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Week 3: The study of food and drink: semiotics, anthropology and sociology

R. Barthes `Wine and Milk', `Steak and Chips', `Ornamental Cookery' Mythologies (transl. A. Lavers, London, 1972) pp.65-71, 85-87

id. `Lecture de Brillat-Savarin' transl. in M.Blonsky ed. On Signs (Oxford, 1985) very brief and fun

*A. Gopnik, `Is there a crisis in French Cooking?' in New Yorker, 28.4/5.5 1997, 150-161, journalistic but well-written and clever

*P.Bourdieu, Distinction (transl. R.Nice, London, 1984), pp.179-200, more serious but quite readable, considering the author

*Mary Douglas `Deciphering a meal' in Implicit Meanings: Essays in Anthropology (London, 1975), pp.249-275, a classic

*Mary Douglas, Constructive Drinking. Perspectives on Drink from Anthropology (Cambridge, 1987) c.1

M.Sahlins, `Food as Symbolic Code' in J.C.Alexander, S.Seidman edd., Culture and Society( Cambridge, 1990), pp.94-101, brief, but quite difficult at first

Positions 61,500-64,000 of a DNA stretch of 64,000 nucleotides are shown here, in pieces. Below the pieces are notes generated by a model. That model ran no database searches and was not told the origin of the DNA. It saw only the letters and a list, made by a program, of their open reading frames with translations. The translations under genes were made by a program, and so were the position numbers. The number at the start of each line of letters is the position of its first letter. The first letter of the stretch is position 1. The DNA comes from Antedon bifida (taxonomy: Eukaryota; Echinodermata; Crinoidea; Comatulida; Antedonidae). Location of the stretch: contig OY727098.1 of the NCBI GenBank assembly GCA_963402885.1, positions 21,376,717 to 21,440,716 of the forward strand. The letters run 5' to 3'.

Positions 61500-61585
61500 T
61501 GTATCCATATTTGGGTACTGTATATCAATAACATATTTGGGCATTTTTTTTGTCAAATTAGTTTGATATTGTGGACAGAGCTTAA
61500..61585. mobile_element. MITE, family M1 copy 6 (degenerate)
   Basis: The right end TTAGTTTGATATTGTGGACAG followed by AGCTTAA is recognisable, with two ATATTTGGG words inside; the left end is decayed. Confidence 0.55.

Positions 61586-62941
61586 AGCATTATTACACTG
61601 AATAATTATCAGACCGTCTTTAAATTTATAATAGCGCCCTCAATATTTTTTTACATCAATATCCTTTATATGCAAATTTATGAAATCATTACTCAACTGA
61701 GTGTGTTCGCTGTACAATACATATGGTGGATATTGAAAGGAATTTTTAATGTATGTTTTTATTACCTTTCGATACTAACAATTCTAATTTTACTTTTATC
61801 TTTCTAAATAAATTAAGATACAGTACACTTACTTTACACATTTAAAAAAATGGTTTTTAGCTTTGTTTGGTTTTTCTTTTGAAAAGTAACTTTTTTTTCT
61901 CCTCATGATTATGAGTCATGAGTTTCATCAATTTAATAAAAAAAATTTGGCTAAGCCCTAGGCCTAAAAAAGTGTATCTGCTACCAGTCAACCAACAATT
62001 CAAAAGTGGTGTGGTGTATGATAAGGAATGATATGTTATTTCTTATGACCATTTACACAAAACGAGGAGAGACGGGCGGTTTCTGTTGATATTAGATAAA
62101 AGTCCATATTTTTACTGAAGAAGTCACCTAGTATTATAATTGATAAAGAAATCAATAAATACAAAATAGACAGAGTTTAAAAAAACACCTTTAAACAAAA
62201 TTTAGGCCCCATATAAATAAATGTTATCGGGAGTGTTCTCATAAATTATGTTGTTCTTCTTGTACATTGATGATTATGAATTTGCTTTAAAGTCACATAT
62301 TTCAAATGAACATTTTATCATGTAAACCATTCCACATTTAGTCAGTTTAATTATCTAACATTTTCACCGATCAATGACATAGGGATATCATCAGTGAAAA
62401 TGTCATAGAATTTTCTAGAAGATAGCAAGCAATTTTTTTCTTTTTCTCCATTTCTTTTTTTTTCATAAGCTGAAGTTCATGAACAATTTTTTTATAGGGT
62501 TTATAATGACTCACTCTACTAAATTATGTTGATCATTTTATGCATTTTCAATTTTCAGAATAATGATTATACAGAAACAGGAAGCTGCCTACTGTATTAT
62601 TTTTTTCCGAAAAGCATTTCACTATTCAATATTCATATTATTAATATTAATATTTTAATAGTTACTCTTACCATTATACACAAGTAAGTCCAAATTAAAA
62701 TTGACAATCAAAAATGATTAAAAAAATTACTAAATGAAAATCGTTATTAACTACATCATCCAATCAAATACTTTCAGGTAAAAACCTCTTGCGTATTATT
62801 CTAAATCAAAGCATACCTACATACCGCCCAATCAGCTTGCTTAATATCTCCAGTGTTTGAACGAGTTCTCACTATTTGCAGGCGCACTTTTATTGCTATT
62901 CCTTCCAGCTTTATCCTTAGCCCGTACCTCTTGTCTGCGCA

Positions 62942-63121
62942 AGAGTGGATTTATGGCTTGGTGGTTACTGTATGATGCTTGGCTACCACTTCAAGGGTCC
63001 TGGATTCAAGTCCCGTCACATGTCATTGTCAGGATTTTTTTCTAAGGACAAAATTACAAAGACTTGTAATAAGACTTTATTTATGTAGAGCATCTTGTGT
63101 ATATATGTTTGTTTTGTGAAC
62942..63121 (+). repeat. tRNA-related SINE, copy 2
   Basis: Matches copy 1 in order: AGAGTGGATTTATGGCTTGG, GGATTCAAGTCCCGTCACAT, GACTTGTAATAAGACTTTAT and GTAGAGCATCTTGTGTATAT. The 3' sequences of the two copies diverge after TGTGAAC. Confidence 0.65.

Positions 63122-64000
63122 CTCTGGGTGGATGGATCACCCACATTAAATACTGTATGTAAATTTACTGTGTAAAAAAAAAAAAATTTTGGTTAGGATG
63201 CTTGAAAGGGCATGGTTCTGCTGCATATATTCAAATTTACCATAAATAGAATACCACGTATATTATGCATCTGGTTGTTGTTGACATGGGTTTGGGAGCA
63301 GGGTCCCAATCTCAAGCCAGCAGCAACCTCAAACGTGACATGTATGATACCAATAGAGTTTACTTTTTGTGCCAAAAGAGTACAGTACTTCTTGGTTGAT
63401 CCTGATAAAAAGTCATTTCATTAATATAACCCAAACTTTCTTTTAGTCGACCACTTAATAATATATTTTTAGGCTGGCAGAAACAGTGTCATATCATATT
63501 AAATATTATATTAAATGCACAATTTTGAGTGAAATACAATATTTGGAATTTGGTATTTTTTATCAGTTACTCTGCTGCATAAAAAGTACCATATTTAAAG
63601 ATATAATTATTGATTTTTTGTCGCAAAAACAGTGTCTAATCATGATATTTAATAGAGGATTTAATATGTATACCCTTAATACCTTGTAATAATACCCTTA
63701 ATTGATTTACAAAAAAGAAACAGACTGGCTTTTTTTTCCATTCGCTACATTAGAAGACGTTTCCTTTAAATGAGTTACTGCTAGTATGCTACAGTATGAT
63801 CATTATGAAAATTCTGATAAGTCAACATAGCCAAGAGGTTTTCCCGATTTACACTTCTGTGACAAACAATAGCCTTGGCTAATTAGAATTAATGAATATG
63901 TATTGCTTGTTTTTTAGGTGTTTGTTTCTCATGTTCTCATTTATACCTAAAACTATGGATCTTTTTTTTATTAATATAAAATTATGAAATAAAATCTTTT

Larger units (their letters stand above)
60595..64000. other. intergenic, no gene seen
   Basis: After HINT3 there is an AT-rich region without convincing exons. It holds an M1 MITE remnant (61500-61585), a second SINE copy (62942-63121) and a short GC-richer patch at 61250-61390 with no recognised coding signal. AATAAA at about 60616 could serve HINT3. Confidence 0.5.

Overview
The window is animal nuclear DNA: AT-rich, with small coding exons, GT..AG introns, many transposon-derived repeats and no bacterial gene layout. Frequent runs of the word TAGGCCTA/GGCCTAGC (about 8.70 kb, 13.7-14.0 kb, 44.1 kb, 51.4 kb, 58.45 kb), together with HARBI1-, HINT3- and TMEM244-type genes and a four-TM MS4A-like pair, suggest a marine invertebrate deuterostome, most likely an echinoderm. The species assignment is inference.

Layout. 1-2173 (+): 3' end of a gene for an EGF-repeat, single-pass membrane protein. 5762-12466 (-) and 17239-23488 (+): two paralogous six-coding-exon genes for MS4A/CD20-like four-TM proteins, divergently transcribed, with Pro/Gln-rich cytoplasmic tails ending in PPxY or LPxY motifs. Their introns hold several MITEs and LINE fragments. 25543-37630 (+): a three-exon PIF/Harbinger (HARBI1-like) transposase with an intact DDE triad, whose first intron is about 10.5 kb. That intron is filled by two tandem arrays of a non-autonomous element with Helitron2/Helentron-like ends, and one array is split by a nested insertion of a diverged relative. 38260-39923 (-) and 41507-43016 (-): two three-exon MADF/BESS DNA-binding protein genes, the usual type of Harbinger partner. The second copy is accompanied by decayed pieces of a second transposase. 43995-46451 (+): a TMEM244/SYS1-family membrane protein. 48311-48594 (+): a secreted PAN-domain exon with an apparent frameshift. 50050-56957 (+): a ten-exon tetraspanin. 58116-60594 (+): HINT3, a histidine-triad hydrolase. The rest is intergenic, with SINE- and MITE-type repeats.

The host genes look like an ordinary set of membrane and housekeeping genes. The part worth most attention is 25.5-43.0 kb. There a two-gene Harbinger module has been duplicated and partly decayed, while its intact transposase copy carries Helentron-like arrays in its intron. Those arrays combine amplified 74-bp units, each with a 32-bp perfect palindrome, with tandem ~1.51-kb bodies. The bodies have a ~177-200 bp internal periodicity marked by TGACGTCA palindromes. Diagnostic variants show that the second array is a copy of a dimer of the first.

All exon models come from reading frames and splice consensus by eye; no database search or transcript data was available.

Intro. to S. Mennell, A. Murcott, A.H. van Otterloo, The Sociology of Food (London, 1992), a survey of approaches

M. Visser, Much Depends on Dinner (London, 1990) and The Rituals of Dinner (London, 1992) are wide-ranging and very readable. You may have copies; the Library only has the first.


Would you answer the questions under week 1 differently after reading these articles? What are the main issues in modern studies of food and society? How important is food as a marker of cultural difference? How can we assess the significance of food in a particular culture (cf. Foucault's comments in the introduction to this booklet)? Do anthropologists tend to overestimate the ritualism of eating-habits of other cultures?

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